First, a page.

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Apply for “The Vote” Project Grants

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Funds available for projects that explore voting rights.

To commemorate the centennial of the 19th Amendment, Mass Humanities will prioritize funding public programs in 2020 that use the humanities to explore voting rights in America. Applications were accepted during the Fall 2019 Project Grant round for “The Vote: Exploring voting rights in the U.S.”

Mass Humanities invites non-profit organizations to submit Letters of Intent no later than September 9, 2019 for Project Grants. Click here to learn more.

Sojourner Truth

The 19th Amendment

The 19th Amendment to the U.S. Constitution declared that the right to vote could not be denied on the basis of a person’s sex. Ratified in 1920, it marked a major victory in the women’s movement by extending the vote to women. But with racism and xenophobia on the rise in the late nineteenth and early twentieth centuries, many women of color, like their menfolk, could still not vote. Poll taxes and literacy tests effectively barred many African Americans from voting, especially in the South, and Native Americans in 1920 could gain the right to vote only by severing their ties to their tribes. Many states had passed laws making it illegal for noncitizens to vote, and Chinese Americans were barred from citizenship. Clearly the ratification of the 19th Amendment represents a complicated moment in our nation’s history, one that warrants thoughtful reflection on how to commemorate it.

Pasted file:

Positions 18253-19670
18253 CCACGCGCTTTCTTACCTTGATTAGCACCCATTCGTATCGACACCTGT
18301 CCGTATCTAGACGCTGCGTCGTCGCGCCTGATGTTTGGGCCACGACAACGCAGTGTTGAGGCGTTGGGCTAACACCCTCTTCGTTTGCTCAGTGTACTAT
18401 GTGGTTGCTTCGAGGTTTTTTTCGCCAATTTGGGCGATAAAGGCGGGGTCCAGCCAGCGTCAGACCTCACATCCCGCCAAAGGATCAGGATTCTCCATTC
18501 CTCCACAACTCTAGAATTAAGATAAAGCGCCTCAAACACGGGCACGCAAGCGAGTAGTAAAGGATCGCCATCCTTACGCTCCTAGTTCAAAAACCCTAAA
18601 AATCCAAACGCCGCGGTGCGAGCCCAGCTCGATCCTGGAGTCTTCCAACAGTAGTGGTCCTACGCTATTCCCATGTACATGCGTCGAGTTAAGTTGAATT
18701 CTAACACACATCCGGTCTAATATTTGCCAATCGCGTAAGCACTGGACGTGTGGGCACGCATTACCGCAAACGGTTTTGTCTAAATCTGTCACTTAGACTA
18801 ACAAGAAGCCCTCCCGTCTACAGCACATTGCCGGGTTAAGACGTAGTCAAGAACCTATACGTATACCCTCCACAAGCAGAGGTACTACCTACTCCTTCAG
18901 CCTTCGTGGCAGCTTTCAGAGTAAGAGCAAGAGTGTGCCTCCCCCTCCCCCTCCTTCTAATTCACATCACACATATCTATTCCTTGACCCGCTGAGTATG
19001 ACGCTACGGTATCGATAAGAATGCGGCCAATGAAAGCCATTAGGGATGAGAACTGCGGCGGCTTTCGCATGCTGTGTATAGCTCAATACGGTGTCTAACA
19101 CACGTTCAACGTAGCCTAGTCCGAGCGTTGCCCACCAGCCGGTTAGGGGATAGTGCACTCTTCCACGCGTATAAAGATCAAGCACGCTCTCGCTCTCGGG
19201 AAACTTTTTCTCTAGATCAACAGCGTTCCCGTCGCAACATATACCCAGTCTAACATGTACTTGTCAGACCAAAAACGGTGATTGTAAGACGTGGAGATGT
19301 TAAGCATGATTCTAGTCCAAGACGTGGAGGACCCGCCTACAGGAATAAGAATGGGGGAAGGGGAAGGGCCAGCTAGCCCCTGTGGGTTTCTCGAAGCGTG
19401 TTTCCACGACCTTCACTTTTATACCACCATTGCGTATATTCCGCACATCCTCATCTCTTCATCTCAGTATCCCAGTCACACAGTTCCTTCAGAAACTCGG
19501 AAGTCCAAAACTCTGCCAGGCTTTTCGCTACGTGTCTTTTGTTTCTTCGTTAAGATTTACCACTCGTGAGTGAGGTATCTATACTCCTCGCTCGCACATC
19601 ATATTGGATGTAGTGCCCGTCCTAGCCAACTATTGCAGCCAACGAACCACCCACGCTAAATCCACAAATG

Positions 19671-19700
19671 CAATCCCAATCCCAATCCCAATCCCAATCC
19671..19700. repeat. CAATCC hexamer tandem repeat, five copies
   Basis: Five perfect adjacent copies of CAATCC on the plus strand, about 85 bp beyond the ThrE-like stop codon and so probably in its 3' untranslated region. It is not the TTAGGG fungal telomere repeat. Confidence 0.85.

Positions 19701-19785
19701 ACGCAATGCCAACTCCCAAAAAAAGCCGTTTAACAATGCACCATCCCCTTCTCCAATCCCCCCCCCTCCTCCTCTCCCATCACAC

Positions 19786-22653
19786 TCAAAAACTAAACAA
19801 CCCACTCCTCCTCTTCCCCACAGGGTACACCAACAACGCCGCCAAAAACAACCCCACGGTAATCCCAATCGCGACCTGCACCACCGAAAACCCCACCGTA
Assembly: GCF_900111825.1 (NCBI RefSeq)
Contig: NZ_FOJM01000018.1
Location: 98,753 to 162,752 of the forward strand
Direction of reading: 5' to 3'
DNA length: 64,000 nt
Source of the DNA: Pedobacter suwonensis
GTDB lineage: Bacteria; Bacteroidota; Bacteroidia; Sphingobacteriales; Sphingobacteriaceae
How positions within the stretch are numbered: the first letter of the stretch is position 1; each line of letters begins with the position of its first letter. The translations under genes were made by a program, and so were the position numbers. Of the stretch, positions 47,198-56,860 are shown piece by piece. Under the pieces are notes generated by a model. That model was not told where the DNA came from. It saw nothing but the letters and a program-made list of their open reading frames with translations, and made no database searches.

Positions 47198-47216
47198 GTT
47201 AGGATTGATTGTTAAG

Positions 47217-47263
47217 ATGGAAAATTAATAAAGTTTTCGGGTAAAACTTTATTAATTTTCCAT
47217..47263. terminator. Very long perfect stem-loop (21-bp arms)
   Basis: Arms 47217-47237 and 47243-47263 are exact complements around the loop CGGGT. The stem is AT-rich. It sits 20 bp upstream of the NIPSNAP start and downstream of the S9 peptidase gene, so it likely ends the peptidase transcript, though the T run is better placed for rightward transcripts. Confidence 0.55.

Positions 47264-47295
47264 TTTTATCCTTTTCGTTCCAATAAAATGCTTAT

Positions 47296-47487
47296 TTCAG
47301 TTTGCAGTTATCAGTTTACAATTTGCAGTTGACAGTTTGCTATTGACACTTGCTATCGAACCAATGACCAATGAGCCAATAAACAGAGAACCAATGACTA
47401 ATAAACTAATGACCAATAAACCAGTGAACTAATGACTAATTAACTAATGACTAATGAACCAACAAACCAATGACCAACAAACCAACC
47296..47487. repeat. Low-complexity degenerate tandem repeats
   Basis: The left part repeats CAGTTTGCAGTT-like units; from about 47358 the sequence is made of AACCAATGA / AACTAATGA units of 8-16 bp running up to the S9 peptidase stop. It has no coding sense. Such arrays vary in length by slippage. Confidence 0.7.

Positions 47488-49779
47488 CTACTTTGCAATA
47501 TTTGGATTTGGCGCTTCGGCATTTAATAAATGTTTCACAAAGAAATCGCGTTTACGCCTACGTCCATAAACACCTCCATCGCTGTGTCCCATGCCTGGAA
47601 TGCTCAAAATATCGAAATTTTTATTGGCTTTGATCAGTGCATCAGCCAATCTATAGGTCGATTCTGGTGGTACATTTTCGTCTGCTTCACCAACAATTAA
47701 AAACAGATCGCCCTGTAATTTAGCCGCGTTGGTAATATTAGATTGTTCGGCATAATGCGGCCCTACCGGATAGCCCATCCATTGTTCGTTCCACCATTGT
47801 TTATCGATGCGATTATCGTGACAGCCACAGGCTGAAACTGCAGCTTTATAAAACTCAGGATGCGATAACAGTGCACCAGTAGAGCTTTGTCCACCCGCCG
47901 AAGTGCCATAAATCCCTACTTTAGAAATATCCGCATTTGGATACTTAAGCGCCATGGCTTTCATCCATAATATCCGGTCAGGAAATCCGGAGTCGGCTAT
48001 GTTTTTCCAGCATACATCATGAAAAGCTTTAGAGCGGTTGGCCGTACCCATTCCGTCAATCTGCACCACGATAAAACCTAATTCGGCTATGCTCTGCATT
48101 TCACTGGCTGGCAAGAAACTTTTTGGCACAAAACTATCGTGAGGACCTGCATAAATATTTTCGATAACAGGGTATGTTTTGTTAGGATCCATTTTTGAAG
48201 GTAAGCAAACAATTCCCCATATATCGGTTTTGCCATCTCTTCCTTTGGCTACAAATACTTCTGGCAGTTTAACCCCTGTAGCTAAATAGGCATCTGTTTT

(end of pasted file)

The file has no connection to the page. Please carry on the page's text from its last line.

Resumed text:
The year 2020 arrives at another pivotal period in our nation’s electoral history. Some states are considering extending the franchise to felons and younger teens, while others have increased the hurdles to voting. As voting rights, voter fraud, and electoral security are being debated across the country, the humanities offer essential resources for deepening our understanding of this moment.

Mass Humanities invites applications for projects that explore the many dimensions of voting rights in America, using the lens of history, literature, philosophy, jurisprudence, identity-based studies, or any other humanities discipline. 

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